Re: On the use of familial aggregation in population-based case probands for calculating penetrance.

Abstract

In a recent issue of the Journal (1), Begg describes potential biases in our (2) and other population-based casescreening studies that estimate mutation penetrance through kin–cohort methods (3). The main issue raised by Begg is that a case series represents individuals selected to have risk factors that place them at excess disease risk. To the extent that any risk factors are overrepresented among case relatives—because of either genetic or familial reasons— family members of both carrier and noncarrier probands will show excess disease incidence, and thus mutation penetrance will be overestimated. We agree with this theoretical argument but question the degree of bias actually present in the published studies of breast and ovarian cancer and mutations in BRCA1 or BRCA2 to which Begg refers (1). In particular, our penetrance estimates of breast cancer based on an ovarian cancer case series are unlikely to be biased (2). Disease risk to a given age among carrier and noncarrier relatives is found by treating the relatives as a cohort and performing a Cox regression analysis on it, with age at diagnosis, death, or end of follow-up as the time variable and with proband mutation status as the exposure. This method yields an estimate of the relative risk (RR) of disease among relatives associated with proband mutation status, as well as a product–limit estimate of the survivor function for the noncarrier relatives (S0). The estimated mutation penetrance is 1 + S0 – 2(S0) . This method is robust in the usual circumstances of one (or sometimes two) affected first-degree relatives per family, but generalized estimating equation methods can also be used. As Begg notes (1), the estimated RR is not subject to the bias; only S0 is subject to bias. In fact, 1 + S0 – 2(S0) RR estimates the penetrance for any similar base population to which the RR would apply. Therefore, for studies such as ours (2) that use this method, and in the very usual circumstances where mutation frequency is low in the population, the observed RR values can certainly be used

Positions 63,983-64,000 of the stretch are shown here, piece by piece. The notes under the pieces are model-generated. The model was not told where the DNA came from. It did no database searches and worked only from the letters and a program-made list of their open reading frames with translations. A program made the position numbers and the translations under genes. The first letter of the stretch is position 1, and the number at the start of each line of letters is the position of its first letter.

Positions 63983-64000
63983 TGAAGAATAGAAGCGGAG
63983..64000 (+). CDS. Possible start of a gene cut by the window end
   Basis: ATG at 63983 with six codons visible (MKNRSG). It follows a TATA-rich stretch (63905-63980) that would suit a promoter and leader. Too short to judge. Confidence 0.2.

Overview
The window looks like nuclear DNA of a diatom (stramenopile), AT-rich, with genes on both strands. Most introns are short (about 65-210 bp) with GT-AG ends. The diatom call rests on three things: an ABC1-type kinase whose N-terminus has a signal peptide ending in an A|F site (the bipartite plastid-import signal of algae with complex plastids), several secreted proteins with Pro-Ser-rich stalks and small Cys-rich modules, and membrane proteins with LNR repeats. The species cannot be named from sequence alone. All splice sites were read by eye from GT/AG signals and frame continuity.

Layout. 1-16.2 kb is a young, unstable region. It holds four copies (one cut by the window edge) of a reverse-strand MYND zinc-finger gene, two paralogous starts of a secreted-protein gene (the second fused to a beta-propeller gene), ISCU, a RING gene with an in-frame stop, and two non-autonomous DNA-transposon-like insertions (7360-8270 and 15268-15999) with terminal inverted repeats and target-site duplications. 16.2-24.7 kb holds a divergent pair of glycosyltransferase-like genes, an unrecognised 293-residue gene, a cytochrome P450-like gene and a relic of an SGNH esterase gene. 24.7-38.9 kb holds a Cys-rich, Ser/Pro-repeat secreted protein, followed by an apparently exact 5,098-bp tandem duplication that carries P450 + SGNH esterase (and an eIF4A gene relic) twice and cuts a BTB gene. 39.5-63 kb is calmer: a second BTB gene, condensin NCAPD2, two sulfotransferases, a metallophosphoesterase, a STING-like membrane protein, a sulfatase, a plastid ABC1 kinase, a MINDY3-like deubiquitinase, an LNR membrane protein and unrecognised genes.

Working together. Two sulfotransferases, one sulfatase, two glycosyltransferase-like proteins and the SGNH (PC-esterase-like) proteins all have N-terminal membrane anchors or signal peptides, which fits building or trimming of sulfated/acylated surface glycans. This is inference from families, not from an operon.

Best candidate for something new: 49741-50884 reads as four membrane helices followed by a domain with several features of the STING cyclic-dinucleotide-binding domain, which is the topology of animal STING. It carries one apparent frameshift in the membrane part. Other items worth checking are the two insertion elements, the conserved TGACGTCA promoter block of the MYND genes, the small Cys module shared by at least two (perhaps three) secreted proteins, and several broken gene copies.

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@article{Whittemore2003ReOT, title={Re: On the use of familial aggregation in population-based case probands for calculating penetrance.}, author={Alice S Whittemore and Gail D Gong}, journal={Journal of the National Cancer Institute}, year={2003}, volume={95 1}, pages={73-4; author reply 77-8} }